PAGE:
The Air Force’s clandestine flight test center deep inside the Nevada Test and Training Range, known as Area 51 or Groom Lake, among more colorful nicknames, continues to grow as it approaches its seventh decade of operations. Constant construction has grown the remote facility dramatically since the turn of the millennium, including the addition of a massive and still mysterious hangar built at the base’s remote southern end. Now, an even larger extension to an existing hangar facility that is quite peculiar in nature points to the very real possibility that the age of large swarms of unmanned combat air vehicles (UCAVs) has finally arrived.
For around a year, construction has been underway in a prominent section of the southern ramp area at the base, near where the original A-12 Oxcart hangars still stand. A quartet of more modern hangars that are divided into two separate buildings, with each bay measuring roughly 90 feet wide, and are understood to be known as hangars 20-23, has been the recipient of a highly curious series of modifications.
The hangars have stood for decades and are thought to largely serve Air Combat Command tactical aircraft programs, including supporting F-117 testing for many years. At first, it looked like they were about to be torn down. This didn’t end up being the case. Instead, massive enclosures were built over the aprons that flank the east and west sides of the original drive-through hangars.
In addition, the soft structure located just to the southwest of hangars 20-23 that has been badly torn for years and was eventually patched, has now been totally demolished. Interestingly, it appears that the soft structure actually concealed a unique-looking building inside of it, before it was torn down.
The unique additions to hangars 20-23 create a combined hangar facility that is the largest of any on base by a substantial margin, measuring roughly 400 by 500 feet, overall. The additions have more in common with the ‘scoot and hide’ shelter extensions built onto the arm-de-arm hangar located between the ramp and the runway in the mid-2000s than they do with a traditional hangar. They appear to be more of a covered area portico-like addition than anything else, with the existing central hangars still acting as they always did.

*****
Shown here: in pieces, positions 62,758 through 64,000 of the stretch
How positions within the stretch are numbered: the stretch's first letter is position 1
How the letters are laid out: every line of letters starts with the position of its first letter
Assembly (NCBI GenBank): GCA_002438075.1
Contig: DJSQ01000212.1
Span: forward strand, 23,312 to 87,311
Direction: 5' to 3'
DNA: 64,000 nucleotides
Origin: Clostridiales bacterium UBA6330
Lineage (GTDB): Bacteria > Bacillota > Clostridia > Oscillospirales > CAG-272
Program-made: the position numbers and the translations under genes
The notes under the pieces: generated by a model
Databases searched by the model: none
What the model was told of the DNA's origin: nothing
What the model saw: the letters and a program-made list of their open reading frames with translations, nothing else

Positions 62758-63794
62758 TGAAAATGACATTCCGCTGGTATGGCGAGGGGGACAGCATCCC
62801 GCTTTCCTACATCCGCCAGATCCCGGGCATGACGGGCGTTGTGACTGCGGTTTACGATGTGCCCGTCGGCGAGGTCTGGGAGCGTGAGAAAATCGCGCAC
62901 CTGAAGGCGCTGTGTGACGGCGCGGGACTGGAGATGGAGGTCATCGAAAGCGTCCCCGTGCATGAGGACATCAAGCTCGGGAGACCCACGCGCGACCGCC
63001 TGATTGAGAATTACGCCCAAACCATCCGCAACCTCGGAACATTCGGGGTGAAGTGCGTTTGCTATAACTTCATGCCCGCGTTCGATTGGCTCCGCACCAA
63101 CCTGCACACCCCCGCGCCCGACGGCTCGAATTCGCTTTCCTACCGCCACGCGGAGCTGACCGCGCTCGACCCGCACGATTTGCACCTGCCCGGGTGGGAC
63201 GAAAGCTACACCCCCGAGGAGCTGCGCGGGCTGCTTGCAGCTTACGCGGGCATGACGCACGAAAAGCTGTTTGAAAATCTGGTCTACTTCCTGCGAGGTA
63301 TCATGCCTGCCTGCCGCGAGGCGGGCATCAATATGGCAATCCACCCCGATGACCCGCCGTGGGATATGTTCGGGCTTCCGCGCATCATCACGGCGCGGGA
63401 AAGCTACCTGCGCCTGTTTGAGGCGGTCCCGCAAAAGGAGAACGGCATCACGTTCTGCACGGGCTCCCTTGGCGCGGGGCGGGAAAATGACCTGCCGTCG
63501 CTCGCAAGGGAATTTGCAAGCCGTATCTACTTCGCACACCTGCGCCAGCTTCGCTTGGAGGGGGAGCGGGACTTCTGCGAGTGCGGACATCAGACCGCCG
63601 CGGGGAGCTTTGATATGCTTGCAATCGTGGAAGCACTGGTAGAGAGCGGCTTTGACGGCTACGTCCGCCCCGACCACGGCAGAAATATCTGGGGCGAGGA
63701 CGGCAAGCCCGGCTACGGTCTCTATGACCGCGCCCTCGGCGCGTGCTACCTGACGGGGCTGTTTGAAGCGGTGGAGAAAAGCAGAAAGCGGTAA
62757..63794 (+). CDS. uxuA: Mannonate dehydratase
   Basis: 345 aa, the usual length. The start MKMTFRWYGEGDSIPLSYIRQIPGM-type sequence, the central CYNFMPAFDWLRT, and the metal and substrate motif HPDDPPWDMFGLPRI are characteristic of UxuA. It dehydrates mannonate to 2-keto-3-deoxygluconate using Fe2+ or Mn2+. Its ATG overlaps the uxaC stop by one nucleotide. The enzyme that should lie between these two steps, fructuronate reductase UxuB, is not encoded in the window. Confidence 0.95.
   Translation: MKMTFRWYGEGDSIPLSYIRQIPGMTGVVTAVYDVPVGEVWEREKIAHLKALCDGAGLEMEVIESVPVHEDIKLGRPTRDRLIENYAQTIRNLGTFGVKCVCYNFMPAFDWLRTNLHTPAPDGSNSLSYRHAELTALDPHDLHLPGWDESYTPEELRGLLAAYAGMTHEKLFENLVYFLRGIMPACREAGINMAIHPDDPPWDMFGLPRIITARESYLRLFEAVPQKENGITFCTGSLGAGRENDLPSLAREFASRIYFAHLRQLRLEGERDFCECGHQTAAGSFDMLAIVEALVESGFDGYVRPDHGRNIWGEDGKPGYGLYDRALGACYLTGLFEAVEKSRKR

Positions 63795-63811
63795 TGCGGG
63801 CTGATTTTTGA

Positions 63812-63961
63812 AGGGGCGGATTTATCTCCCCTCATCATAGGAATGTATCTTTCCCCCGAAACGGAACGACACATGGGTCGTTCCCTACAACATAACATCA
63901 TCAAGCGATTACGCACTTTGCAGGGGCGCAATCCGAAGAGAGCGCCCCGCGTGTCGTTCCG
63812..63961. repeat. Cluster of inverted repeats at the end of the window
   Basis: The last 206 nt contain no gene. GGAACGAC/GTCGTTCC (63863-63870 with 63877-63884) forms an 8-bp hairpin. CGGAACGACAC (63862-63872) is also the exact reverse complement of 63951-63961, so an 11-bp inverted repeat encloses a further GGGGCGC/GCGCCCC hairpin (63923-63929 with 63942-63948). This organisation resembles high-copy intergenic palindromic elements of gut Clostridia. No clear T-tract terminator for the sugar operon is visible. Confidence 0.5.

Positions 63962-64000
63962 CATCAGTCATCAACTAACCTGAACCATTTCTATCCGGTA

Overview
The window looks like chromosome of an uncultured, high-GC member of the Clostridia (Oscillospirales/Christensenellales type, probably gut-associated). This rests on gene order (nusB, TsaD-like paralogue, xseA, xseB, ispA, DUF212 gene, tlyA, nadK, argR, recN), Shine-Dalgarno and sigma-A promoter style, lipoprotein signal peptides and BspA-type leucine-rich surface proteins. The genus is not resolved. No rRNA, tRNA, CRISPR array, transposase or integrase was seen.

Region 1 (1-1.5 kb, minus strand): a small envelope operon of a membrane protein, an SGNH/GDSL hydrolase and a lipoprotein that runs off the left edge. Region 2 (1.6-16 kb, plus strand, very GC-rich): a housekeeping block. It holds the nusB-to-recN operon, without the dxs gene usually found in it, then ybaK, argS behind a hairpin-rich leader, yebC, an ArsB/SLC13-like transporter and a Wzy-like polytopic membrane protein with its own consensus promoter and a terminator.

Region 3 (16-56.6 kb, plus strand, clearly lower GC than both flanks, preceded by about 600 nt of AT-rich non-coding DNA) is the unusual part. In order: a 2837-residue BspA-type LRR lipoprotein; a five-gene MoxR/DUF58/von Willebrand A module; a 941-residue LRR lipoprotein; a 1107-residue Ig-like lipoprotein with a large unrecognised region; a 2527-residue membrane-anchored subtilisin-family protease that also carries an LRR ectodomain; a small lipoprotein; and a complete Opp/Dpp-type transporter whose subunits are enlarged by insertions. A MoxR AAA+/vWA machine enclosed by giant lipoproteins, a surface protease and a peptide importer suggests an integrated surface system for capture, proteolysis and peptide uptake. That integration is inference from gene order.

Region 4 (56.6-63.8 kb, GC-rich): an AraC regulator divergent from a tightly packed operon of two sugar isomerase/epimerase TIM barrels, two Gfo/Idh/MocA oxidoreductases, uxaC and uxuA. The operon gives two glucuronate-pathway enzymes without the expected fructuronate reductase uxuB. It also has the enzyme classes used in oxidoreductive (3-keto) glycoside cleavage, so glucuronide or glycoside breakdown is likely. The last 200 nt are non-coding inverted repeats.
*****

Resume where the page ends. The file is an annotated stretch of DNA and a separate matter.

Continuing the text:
More views of this new add-on facility and its shed-like nature came from Gabriel Zeifman’s photos that he took while circumnavigating the Nevada Test and Training Range (NTTR) with air traffic control’s approval on a number of occasions:
So, what is this somewhat peculiar addition all about? For hangars that easily fit one F-117 each with plenty of room to spare, having a huge covered structure built onto them doesn’t make a lot of sense, at least not for their original purpose, and especially on both sides of what are already drive-through hangars. As such, it seems that this revamped facility is not meant for a small number of large tactical aircraft, but instead, it seems to have been remodeled to support a fleet of smaller tactical aircraft, ones that are designed to fly together in a collective swarm on missions.
What’s the justification behind this conjecture? Well, it solves a number of problems with scaling up testing of large swarms of unmanned combat air vehicles. First off, servicing and then staging the aircraft for a mission requires a lot of space and would benefit more by a production line-like arrangement than a traditional hangar and apron layout. The modifications are fairly ingenious as the arrangement would allow for a large group on drones to park outside of the view of satellites and out of the weather on one side, with the hangars in the center working as pass-through servicing bays for preparing them for another flight, and then moving them to the other side to await a launch en-masse on their next mission. Upon return, they would be parked on the other side once again and await servicing and staging for reuse. Just learning how to best stage, launch, and recover a large number of semi-autonomous jet-powered unmanned systems together will surely be a focus of any such program.
We believe, and sincerely hope, that advanced unmanned combat air vehicle (UCAV) testing has occurred for years under deep classification after the Air Force suddenly acted like the entire concept doesn’t even exist towards the end of the 2000s, a bizarre reality with huge implications you can read all about in this must-read feature of ours. In fact, it is even possible that a small pocket force of advanced UCAVs exists today in a semi-operational state. Regardless, the type of testing this revamped facility would support would likely be on a different scale.